Iraq

Saddam and the Taliban

This is a cross-post by Kyle Orton

In the last two posts, examining the Saddam Hussein regime’s long relationship with al-Qaeda, a noticeable sub-theme was the connections the Saddam regime had with the Taliban theocracy in Afghanistan. The evidence accumulated suggests that Saddam’s policies in his later years, namely the Islamization of his own regime and instrumentalization of Islamists in foreign policy, included welcoming relations with the Taliban.

The Saddam regime’s contacts with al-Qaeda date to the 1990-91 Gulf War. The first direct contacts between the Iraqi Intelligence Service (IIS) and al-Qaeda took place after bin Laden moved to Sudan in 1992. Saddam and al-Qaeda reached a non-aggression pact in 1993. After bin Laden moved to Afghanistan in May 1996, the Iraqi Embassy in Pakistan became the “point of contact” with al-Qaeda.

It is little surprise that, in maintaining his connection with al-Qaeda, Saddam should develop connections to the Taliban. As in Sudan, al-Qaeda in Afghanistan becomes virtually indistinguishable from the Taliban government. In both Sudan and Afghanistan, al-Qaeda supplies money and battle-hardened troops to regimes engaged in civil wars; in return al-Qaeda gets land for training camps and the functions of a State such as passports and diplomatic pouches to move weapons and other contraband.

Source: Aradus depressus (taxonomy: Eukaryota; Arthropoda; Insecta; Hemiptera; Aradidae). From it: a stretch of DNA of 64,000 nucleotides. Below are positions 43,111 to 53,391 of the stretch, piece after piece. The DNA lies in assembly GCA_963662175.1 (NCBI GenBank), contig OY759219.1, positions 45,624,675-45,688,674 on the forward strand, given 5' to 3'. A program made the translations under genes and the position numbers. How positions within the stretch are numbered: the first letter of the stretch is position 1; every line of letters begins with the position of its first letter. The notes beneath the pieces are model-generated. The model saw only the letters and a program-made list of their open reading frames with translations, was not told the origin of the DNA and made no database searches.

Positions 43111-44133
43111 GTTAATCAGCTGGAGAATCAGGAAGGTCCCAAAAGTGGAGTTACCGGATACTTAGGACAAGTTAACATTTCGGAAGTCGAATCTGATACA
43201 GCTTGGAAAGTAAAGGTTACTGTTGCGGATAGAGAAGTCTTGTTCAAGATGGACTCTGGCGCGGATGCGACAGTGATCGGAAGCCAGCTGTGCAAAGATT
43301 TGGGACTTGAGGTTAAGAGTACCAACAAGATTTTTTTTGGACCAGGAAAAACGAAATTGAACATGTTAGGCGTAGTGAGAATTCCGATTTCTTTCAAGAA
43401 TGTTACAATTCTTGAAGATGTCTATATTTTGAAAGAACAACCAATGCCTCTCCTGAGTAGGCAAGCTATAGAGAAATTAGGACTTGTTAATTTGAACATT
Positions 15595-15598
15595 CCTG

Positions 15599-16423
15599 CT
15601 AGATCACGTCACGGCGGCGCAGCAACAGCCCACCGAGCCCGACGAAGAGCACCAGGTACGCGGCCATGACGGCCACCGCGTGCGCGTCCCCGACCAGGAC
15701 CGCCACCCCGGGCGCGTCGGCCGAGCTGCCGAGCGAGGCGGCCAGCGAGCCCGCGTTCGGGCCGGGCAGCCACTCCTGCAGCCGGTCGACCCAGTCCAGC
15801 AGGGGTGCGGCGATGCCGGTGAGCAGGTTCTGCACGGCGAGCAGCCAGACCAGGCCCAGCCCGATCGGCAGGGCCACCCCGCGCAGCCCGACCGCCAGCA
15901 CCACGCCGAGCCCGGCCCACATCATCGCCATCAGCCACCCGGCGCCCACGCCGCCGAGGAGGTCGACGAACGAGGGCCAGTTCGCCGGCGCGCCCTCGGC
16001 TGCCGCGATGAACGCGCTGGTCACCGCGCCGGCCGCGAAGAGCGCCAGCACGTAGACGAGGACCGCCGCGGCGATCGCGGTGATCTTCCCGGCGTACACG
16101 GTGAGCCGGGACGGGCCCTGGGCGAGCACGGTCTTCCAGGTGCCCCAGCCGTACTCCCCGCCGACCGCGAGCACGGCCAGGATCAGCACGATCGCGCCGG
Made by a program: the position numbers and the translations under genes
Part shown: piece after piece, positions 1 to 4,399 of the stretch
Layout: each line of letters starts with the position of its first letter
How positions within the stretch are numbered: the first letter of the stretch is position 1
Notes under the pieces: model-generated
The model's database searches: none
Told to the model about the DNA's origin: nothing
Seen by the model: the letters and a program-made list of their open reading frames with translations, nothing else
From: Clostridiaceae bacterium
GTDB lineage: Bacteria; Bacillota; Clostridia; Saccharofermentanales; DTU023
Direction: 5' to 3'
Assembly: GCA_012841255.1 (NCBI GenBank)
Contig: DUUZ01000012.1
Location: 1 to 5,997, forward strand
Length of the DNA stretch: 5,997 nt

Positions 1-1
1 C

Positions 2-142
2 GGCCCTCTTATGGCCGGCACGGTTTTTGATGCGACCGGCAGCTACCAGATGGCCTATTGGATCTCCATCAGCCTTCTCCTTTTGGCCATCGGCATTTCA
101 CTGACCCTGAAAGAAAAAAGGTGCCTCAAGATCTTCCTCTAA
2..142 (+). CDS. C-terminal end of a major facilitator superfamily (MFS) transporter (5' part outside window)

One of the repeated requests from al-Qaeda to Saddam through the 1990s is for training camps on Iraqi soil. This request is never shown in the documentation to have been refused. The Fedayeen Saddam, a fanatically loyal Praetorian unit with a notably Islamist character, ran training camps for foreign terrorists at Salman Pak and around Lake Thartharat least 8,000 men graduated those camps during the Saddam years (and this continued afterwards). Whether al-Qaeda had men trained at Saddam’s camps is simply unknown. Al-Qaeda did get training camps on Iraqi soil before the end of Saddam’s regime, however.

In 1998, Kurdish Salafi-jihadists began infiltrating back into northern Iraq from Afghanistan, through Iran. With al-Qaeda seed money and under the guidance of men loyal to Islamic State (ISIS) founder Abu Musab az-Zarqawi, the holy warriors in Kurdistan would merge into Ansar al-Islam and take control of a five-hundred-square-kilometre strip of territory on which they opened training camps. Ansar was provided with money and weapons from the Saddam regime in its war against the Kurdish government, and Ansar’s strategic driver, formally third-in-command, Saadan Mahmoud Abdul Latif al-Aani (Abu Wael), was an IIS officer. Ansar hasmerged into ISIS.

What role the Qaeda-affiliated forces trained in and by Saddam’s Iraq had on the Taliban’s success in the Afghan civil war is unsayable on the available evidence.

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